With the Ubuntu 12.10, ARM desktop images are now standard Ubuntu live images as known from other architectures. To install these images you should have a USB disk as target device.
- Update Manager has been streamlined and renamed Software Updater. It also now checks for updates when launched. Additionally, the release upgrader portion of Update Manager has become its own package -- ubuntu-release-upgrader.
- A new Xorg stack has been introduced which includes xserver 1.13 candidate versions, mesa 9.0, and updated X libs and drivers. The new xserver provides improved multiseat support, better smooth scrolling, and a large variety of bug fixes. There is a new version of the ATI driver, and the proprietary -nvidia driver now supports the RANDR standard for monitor configuration.
- Unity and Compiz now works on hardware supporting only GLES instructions, releasing unity to a wide range of armel machines.
- Unity was updated to version 6.8 including support for:
- Addition of ‘More Suggestions' category which delivers commercial content to the Dash via the ‘Unity Shopping Lens'
- Numerous fixes and refinements to the dash
- Option to prevent any network connection from the dash in the privacy gnome control center panel.
- Support addition of webapps in the launcher by default (including Amazon & Ubuntu One Music stores)
- An updated indicator-messages including a new libmessaging-menu api (deprecating the old libindicate library)
- All launcher icons (except the BFB and Trash) should now be movable
- Added the ability to unlock removable-storage icons from the launcher to de-clutter it
- When in spread mode (Super+W) it's possible to close windows by clicking the close button revealed when hovering over them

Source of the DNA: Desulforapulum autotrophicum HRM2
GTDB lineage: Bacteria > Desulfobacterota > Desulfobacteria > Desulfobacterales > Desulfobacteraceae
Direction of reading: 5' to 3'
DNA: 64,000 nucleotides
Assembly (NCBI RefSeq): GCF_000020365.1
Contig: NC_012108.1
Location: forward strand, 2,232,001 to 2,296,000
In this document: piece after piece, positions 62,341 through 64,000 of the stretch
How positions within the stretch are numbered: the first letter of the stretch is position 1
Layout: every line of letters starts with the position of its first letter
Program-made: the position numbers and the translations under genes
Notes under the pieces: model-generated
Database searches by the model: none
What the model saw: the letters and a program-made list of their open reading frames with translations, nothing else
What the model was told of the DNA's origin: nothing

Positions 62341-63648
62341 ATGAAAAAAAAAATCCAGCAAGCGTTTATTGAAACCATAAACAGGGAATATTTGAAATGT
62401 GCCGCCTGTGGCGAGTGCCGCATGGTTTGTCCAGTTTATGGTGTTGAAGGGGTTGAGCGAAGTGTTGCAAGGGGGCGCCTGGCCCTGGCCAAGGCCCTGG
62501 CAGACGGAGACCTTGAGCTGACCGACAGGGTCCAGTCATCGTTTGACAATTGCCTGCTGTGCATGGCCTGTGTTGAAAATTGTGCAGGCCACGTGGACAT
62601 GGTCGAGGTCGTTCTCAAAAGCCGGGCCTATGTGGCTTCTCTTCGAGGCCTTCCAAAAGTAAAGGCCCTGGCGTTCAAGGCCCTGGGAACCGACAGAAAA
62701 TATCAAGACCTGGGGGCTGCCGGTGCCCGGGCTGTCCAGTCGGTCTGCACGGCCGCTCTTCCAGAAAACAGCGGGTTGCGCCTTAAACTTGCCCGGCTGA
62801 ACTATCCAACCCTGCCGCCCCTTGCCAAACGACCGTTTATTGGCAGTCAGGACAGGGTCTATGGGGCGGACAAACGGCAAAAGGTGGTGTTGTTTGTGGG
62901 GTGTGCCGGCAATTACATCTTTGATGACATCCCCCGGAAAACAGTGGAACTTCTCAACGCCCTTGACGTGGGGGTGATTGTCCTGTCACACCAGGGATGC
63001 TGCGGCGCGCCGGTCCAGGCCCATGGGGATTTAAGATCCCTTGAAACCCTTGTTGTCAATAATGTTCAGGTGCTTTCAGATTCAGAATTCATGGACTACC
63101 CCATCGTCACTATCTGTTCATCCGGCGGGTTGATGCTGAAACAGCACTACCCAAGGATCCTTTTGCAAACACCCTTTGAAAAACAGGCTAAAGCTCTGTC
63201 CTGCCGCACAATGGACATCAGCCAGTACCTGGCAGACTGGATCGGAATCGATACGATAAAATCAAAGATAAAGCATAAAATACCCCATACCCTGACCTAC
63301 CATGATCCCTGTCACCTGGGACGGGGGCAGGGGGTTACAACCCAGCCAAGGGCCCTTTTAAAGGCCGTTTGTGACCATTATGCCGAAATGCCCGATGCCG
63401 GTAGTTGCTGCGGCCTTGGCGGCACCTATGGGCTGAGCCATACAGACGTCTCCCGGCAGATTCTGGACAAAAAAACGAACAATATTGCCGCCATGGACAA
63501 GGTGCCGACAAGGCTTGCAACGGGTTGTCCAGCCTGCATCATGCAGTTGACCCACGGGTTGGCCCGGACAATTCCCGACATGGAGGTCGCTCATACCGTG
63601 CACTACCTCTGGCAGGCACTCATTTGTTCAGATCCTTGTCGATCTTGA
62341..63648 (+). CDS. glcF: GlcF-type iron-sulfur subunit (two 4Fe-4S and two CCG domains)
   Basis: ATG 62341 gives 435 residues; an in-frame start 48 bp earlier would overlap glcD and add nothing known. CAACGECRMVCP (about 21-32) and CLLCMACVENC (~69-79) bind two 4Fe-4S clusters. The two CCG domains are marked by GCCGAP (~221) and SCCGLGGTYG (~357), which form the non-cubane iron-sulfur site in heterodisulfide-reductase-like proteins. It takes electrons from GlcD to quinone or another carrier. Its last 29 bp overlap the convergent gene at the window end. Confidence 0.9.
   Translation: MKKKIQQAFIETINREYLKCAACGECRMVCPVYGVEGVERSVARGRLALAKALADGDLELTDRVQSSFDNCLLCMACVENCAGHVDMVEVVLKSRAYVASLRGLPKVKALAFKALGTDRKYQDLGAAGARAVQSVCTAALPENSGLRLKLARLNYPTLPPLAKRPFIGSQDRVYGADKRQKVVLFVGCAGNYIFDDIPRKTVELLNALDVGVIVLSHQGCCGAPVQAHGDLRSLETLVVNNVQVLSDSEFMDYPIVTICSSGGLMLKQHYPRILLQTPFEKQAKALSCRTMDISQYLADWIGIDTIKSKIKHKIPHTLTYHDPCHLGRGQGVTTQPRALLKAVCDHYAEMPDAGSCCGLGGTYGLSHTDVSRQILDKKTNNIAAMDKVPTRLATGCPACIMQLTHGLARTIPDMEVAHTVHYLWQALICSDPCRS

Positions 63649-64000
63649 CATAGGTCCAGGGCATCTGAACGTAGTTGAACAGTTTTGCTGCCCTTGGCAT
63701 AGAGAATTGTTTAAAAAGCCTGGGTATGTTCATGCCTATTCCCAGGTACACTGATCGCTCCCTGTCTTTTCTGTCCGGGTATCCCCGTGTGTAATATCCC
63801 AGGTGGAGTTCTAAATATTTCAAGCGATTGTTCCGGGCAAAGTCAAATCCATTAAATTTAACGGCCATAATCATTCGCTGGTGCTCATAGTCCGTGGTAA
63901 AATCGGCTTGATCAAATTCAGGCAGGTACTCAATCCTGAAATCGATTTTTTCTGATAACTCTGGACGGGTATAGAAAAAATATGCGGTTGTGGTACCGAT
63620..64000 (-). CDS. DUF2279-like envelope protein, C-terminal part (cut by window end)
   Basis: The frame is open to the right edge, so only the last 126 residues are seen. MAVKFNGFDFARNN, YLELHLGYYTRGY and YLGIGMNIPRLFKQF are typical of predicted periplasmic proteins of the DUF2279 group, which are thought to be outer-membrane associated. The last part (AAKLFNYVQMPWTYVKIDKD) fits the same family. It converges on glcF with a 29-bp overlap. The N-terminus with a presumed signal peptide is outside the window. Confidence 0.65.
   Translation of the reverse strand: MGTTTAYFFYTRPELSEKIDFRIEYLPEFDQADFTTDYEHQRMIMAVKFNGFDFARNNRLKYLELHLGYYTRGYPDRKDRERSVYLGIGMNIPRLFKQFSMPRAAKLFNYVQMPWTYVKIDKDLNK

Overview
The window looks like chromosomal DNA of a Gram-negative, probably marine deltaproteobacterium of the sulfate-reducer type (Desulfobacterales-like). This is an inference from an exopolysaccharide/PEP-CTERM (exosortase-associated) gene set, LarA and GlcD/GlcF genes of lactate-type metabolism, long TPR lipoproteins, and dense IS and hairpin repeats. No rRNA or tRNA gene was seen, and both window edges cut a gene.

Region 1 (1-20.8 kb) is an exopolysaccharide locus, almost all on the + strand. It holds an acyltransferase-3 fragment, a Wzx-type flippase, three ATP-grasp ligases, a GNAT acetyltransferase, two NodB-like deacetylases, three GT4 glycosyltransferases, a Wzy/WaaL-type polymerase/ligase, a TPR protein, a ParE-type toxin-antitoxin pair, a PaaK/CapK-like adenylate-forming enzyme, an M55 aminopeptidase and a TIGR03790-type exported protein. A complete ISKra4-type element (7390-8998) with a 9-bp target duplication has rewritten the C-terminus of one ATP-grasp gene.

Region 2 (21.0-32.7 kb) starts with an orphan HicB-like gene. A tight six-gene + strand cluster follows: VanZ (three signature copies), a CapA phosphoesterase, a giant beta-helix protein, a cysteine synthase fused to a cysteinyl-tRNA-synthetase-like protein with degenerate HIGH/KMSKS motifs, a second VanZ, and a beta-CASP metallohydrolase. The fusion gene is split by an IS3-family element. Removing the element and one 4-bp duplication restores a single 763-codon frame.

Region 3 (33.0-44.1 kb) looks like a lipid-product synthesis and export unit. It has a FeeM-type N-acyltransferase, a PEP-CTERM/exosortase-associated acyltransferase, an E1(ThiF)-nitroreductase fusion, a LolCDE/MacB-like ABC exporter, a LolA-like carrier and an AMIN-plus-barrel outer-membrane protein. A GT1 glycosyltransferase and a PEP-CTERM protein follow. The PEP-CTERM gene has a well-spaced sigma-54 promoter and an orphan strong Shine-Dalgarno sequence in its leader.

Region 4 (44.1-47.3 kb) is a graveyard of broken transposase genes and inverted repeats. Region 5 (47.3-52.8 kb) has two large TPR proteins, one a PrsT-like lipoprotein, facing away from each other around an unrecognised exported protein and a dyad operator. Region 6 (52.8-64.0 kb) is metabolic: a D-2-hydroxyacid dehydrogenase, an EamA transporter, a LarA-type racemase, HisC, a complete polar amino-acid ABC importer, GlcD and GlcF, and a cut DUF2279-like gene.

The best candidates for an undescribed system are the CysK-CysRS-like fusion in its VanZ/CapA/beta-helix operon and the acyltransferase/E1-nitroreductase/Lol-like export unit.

- Gwibber lens now features preview support in the dash
- Webapps can now trigger package downloads where required by compliant websites visited by the user
- Additional icons have been added to the filesystem lens to enable dragging and dropping filesystems (such as USB sticks) into the launcher
- Previews in the video lens now show details for remote Amazon videos
- Unity and unity-panel have been ported to atk-bridge for accessibility
- Accessibility is turned on by default.
- Ubuntu Medium font has been included.
- The extra "launchpad integration" menu items which used to be added to the help menus have been dropped as they were not useful to most users and creating confusion.
- The login greeter was updated:
- Support for logging into remote desktops via RDP has been added, making it easier to use Ubuntu as a thin client
- Network status is now displayed in the top panel
- General visual refresh, with more space for long names and a better looking session chooser
- LibreOffice has been updated to 3.6.2. It no longer needs a separate plugin to provide built-in menubar & HUD support.
- GNOME has been updated to the new 3.6 version for most of its components. A few highlights include:
- Empathy: the contact list in GNOME's messaging and chat application received a cleaner design with groups disabled by default and the contacts you talk to the most often ranked at the top of the list.
- Disks: improvements have been added including extra power management functions and the return of the benchmark feature.
- Firefox and Thunderbird got updated to the current "16" version.
- Jockey has been deprecated in favor of a "Drivers" component in software-properties.
The new Software Center version improvements include:
- Faster loading and installing
- 3D Secure Support
- Banners can now open URLs
- Recommendation Feedback
- Integration with the Unity Search Plugin Previews